Article originally posted at oceans.ubc.ca.
Microplastics are one of the most pervasive global pollutants, and their presence in our oceans is a cause for great concern. As the name says, these are micro particles, less than 5mm in size, that have either been deliberately manufactured (e.g., microbeads in cosmetics), or emerge as larger plastics break down (nets, bottles, bags, clothing, etc.). They are roughly the same size range as plankton, and so when they show up in marine ecosystems they have the potential to be consumed by a vast array of organisms.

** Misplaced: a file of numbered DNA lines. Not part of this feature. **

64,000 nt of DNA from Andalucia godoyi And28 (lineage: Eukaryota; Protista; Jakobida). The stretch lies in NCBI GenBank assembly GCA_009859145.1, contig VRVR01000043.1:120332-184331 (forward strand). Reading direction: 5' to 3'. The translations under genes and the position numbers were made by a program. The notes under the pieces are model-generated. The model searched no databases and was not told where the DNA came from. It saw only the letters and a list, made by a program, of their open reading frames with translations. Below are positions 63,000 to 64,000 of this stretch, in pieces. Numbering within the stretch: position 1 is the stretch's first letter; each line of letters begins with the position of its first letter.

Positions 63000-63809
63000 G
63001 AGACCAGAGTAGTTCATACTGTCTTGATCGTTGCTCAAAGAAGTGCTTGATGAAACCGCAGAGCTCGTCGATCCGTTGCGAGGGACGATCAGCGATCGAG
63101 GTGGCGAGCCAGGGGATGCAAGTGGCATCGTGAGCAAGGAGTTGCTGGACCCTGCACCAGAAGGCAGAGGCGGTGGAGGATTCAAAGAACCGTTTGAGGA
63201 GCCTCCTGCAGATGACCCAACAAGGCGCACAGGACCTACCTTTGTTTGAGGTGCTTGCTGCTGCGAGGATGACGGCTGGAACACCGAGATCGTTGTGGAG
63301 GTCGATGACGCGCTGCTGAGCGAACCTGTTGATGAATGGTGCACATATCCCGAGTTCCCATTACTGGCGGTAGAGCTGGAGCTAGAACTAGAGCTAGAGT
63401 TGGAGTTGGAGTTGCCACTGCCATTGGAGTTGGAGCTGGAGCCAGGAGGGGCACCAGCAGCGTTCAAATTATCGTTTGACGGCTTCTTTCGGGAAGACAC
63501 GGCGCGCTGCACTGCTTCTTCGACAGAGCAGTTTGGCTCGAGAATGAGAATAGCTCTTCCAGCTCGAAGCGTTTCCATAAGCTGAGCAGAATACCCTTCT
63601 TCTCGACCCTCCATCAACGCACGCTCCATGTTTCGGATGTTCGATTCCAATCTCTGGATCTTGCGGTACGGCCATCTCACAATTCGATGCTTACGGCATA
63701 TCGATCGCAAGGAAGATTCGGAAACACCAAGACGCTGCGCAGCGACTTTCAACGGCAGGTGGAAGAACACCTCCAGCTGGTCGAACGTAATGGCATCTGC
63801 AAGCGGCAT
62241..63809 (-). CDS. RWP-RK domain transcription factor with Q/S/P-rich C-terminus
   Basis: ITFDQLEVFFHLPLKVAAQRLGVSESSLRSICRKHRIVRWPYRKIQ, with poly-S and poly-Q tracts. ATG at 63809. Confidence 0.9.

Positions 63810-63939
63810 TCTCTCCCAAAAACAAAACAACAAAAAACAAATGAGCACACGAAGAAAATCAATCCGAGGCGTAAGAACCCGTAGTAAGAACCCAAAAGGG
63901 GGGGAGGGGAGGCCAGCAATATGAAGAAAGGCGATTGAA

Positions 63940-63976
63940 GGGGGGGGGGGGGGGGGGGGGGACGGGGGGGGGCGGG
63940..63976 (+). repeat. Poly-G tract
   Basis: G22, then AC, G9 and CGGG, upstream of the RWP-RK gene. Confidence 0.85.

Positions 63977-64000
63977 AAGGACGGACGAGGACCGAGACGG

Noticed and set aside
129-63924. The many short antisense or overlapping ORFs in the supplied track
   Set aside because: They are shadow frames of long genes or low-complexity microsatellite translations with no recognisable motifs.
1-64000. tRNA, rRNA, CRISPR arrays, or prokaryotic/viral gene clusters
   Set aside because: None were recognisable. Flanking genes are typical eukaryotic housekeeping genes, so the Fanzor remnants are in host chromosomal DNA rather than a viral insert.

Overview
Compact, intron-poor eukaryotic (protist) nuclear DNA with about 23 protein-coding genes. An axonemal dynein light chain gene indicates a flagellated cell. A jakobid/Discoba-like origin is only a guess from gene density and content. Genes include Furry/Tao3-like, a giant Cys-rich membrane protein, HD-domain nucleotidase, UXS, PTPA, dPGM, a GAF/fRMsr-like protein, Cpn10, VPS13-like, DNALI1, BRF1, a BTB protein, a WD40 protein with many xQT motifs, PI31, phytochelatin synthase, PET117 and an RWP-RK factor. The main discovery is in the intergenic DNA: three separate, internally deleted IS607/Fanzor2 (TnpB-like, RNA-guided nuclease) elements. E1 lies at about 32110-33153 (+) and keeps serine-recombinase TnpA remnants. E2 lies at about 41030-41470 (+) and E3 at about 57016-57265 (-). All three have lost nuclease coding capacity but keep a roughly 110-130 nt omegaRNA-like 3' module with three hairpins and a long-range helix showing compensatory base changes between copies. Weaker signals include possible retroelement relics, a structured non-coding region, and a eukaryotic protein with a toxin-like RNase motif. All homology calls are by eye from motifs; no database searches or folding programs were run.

The Institute for the Oceans and Fisheries (IOF)’s Dr. Brian Hunt and his team, in close cooperation with Dr. Juan José Alava, are concerned with the amount of microplastics that are consumed by zooplankton and herring. These are foundational species in the BC regional marine food webs, supporting many key species including salmon, seabirds, seals, sea lions and humpback whales. Moreover, herring represent a cultural, socio-economic and ecological key species for First Nations and coastal communities.
The article can be read in full here.
Photographs © Colette Wabnitz